Every repository on GitHub.com comes equipped with a section for hosting documentation, called a wiki. You can use your repository's wiki to share long-form content about your project, such as how to use it, how you designed it, or its core principles. A README file quickly tells what your project can do, while you can use a wiki to provide additional documentation. For more information, see "About READMEs."
With wikis, you can write content just like everywhere else on GitHub. For more information, see "Getting started with writing and formatting on GitHub." We use our open-source Markup library to convert different formats into HTML, so you can choose to write in Markdown or any other supported format.
You can use Markdown to add rendered math expressions, diagrams, maps, and 3D models to your wiki. For more information on creating rendered math expressions, see "Writing mathematical expressions." For more information on creating diagrams, maps and 3D models, see "Creating diagrams."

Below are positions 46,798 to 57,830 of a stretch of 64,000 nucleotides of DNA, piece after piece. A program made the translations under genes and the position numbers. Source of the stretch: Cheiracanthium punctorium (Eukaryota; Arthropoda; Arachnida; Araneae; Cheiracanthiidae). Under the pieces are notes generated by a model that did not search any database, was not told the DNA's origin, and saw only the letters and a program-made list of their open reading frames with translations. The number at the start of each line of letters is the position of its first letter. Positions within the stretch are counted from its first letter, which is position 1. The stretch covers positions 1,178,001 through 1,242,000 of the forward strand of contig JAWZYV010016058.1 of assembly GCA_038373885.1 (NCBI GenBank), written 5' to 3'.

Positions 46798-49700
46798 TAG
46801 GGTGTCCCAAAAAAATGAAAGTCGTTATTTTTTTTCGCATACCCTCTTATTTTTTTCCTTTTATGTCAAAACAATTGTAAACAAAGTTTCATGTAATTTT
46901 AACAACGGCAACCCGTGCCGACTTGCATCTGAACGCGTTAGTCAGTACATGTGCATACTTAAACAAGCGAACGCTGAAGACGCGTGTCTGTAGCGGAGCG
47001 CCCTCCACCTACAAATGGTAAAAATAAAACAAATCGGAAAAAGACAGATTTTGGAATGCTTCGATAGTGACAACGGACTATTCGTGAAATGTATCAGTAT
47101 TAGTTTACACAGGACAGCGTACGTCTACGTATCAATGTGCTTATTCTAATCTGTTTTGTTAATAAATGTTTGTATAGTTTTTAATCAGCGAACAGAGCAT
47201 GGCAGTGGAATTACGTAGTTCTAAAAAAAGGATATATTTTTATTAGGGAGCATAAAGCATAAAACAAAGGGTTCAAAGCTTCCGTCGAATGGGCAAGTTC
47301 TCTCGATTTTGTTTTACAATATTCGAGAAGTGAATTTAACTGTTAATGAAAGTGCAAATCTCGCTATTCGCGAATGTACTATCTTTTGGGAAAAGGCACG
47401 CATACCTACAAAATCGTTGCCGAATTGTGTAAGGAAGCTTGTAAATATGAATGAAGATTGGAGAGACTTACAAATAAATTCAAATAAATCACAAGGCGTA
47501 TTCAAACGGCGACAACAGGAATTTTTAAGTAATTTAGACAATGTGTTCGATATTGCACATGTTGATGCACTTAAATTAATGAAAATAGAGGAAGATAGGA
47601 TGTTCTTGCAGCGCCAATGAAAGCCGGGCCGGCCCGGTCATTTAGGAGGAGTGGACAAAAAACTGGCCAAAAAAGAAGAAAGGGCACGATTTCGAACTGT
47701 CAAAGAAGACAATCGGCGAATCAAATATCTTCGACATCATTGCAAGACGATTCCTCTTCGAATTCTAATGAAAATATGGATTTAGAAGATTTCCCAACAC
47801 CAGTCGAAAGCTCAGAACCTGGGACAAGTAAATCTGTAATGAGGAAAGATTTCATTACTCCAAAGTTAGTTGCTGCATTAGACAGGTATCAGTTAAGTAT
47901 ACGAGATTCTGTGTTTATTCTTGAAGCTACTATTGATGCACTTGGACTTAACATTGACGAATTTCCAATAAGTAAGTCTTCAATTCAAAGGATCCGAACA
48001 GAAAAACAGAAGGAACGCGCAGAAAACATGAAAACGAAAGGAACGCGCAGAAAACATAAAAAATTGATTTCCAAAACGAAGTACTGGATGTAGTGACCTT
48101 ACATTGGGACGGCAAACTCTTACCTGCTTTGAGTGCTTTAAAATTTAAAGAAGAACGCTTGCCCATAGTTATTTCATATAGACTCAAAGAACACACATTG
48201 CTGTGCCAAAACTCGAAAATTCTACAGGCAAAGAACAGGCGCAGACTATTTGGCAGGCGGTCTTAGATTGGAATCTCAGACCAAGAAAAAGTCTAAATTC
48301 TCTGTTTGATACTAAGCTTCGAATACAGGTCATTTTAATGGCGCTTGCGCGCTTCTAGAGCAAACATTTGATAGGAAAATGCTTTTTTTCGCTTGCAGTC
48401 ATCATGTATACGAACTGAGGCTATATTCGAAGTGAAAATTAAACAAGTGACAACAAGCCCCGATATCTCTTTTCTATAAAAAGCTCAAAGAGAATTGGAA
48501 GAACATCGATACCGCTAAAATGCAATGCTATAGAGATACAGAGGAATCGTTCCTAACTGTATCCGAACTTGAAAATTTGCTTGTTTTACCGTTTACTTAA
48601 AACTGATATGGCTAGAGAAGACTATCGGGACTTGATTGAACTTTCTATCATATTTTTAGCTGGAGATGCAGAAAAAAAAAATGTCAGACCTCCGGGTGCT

If you create a wiki in a public repository, the wiki is available to the public. If you create a wiki in a private repository, only people with access to the repository can access the wiki. For more information, see "Setting repository visibility."
You can edit wikis directly on GitHub, or you can edit wiki files locally. By default, only people with write access to your repository can make changes to wikis, although you can allow everyone on GitHub.com to contribute to a wiki in a public repository. For more information, see "Changing access permissions for wikis."
Note: Search engines will only index wikis with 500 or more stars that you configure to prevent public editing. For more information, see "Changing access permissions for wikis."
If you need search engines to index your content, you can use GitHub Pages in a public repository.